Sunday, July 23, 2006

Musings on Bermuda and the World: Overanalysis of the World Lacrosse Championships

My initial reaction upon compiling the final rankings from the World Lacrosse Championships was that the sixth place team (Japan) should not be 1-6 when the ninth place team (Finland) is 6-1. The analogy that keeps coming to mind is if David Stern forced the Knicks into the playoffs over the Grizzlies. I’m not sure if that’s accurate, but it sure looks that way based purely on record.

However, this is the natural result of grouping the best six teams into one division at the outset of the tournament. It’d be like if the NFL regrouped every year so that the final four teams played in the same division the next season. Now THAT would enforce parity: put the best four teams into NFL Division 1, the next best four teams into NFL Division 2, etc. Seriously, who would win the NFLD1 this season - Pittsburgh, Seattle, Washington, or Denver? Who would have won it last season – New England, Philadelphia, Pittsburgh or Atlanta? Put that in your pipe and smoke it, Tags.

In the World Lacrosse Championships, though, it creates the not-incorrect impression that it’s the US and Canada playing for the title; Australia, the Iroquois and England competing for the bronze; Japan basically guaranteed the sixth spot by virtue of being square in the middle of the world powers and everyone else; and everyone else beating each other up for placement. The Japanese can’t beat the first or second tier powers but they can’t be beaten by anyone else. Check out Pointstreak for their very complete final division standings (reflecting the placing and medal games as well) and the revealing points scored, etc. stats.

Before getting into the rather shocking US loss, let me first address my two favorite teams: Bermuda and the Iroquois.

Although the team started out as little more than a ready made punch- and headline, a little research revealed that there is a very good reason why Bermuda (let’s be honest) sucks at lacrosse: they only started playing three years ago. As of January 2005, there were only 30 players in the island’s organized lacrosse club. One LaxPower forum contributor points out that the sport was brought to the island by North American expats, and another sport from British expats, rugby, grew rapidly in the small country; Bermuda now hosts one of the most competitive rugby tournaments in the world and has a pretty solid team. Look for this team to improve in the 2010 championships.

In contrast, the Iroquois have played lacrosse for hundred of years. They have to be disappointed with their finish this year. Fourth place is not an unrealistic final place for them, or even a bad one, but they were in a position to medal. More than that, going in to the tournament, I bet they thought they could sneak by at least one of the US-Canada double-headed monster. A silver or even gold medal was a reach, but still possible. Unfortunately, as lacrosse grows in popularity internationally, it will be harder and harder for the Iroquois to field teams that are internationally strong. They have a total population of about 75,000 people. Statistically they have fewer world class athletes to draw on from their population than countries like Australia (20 million people) and England (50 million) where lacrosse is becoming more widely played.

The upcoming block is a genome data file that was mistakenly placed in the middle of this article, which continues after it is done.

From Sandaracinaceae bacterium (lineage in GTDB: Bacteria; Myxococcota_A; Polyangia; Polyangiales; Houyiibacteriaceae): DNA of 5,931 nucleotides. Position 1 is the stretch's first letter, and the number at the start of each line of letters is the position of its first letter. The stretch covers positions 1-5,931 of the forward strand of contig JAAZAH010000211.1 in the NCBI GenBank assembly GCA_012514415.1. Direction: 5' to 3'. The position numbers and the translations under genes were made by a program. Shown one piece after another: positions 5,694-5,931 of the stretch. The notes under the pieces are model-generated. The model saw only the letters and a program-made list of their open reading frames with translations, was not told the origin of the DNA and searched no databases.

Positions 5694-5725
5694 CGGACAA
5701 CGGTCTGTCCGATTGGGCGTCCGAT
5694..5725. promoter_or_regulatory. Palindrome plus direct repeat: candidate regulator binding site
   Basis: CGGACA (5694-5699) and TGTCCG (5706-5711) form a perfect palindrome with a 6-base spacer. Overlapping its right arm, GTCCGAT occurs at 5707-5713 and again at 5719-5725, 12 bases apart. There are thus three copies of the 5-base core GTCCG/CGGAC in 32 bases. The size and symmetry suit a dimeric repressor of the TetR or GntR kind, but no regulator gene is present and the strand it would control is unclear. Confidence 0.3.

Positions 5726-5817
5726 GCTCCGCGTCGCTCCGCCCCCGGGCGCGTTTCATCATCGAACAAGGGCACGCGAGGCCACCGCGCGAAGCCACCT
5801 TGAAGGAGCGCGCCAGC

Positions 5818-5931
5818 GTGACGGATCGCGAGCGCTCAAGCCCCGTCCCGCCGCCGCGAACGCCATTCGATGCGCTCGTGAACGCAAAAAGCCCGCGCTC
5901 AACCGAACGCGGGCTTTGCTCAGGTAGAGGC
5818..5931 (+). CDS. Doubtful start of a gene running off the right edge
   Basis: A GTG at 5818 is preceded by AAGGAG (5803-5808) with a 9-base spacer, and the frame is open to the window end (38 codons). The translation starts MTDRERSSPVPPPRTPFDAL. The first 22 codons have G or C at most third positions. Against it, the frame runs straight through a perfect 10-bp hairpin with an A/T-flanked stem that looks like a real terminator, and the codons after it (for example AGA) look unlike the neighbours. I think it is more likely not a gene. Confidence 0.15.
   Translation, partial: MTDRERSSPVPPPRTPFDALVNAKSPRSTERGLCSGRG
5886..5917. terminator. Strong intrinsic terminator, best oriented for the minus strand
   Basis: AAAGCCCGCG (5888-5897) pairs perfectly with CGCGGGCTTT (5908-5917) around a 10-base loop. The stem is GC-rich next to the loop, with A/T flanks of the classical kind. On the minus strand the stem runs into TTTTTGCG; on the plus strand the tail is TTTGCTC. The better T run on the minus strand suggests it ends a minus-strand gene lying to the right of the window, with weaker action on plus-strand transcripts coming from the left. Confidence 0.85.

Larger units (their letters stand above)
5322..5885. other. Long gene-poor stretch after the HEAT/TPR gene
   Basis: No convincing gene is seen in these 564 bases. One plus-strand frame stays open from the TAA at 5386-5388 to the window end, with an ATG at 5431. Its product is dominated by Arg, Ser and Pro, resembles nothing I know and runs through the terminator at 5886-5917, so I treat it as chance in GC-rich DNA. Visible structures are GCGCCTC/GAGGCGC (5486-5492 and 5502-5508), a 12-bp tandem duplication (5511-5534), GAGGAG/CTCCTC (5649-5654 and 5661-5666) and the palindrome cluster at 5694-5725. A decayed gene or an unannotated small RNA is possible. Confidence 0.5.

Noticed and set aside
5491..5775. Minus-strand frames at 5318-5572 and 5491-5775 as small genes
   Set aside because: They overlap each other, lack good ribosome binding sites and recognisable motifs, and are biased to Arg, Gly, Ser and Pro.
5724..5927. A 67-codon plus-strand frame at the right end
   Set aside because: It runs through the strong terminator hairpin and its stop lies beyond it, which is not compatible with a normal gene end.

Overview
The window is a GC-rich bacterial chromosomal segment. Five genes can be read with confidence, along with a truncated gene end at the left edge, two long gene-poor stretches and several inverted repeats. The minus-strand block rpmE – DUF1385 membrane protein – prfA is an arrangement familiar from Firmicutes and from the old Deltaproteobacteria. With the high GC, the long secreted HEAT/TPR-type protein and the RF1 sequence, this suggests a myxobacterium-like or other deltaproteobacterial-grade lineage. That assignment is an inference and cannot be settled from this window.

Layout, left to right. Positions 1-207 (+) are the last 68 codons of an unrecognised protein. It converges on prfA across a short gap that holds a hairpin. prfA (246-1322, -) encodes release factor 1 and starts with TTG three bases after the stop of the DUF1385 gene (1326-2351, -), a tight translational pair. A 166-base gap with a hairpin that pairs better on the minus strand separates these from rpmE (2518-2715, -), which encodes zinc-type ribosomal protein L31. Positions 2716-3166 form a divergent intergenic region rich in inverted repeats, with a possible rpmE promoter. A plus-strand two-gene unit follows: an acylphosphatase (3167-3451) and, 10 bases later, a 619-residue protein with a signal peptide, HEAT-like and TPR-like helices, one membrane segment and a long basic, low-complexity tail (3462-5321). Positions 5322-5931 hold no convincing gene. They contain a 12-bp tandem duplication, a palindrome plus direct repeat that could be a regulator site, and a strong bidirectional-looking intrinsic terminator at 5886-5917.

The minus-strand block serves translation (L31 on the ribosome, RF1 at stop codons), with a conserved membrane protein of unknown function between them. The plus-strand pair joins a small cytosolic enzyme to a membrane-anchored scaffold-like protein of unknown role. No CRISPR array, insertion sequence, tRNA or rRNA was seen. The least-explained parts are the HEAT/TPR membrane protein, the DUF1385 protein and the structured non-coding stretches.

Granted, the Iroquois love lacrosse like the English love soccer and Australia loves beating the shit out of people, er, I mean Aussie Rules Football. Even though there are fewer world class athletes, more of them want to play lacrosse. For the time being and for the near future, that should off set the disparity in population. But if lacrosse continues to become more popular across the world, that balancing agent will become moot. After 2010, the Iroquois may be hard pressed to rank as high as 4th again.

Onto the championship game. For the first time in almost three decades, the US lost a match, and it was to the same country they lost the last time – Canada. What does this mean for American lacrosse and the game internationally? Well, contrary to what some people on LaxPower have been insisting, it doesn’t mean that the entire US program needs to be overhauled. The team was great until the very last game… when they played against a very good team on its home turf. And Canadians care about lacrosse too. They cheered and supported the home team the way they should have. They influenced the game and to lose to the Canucks under those circumstances doesn’t require an overhaul of the whole system. This is not USA Basketball circa 2002.

And in fact, this is very good for the sport internationally. The US has been dominant in the World Championships for years, not losing a game since 1978. Competition is good. This result will certainly help lacrosse in Canada, and the idea that the dominant power in the world is vulnerable will help the sport in other countries too. With the championships over and the rankings final, each team has someone to gun for: the US wants to take down Canada, Australia and Iroquois want to move into silver or gold contention, Ireland would love to displace England as the dominant British Isles team, and Bermuda is hoping to beat somebody…. ANYBODY.

Look for this sport to move closer to the center in the next few years and to actually get some major screen time on ESPN in 2010. People should take notice now so they can make fun of the band wagon jumpers in four years. Trust me – it makes you feel smarter than you actually are.


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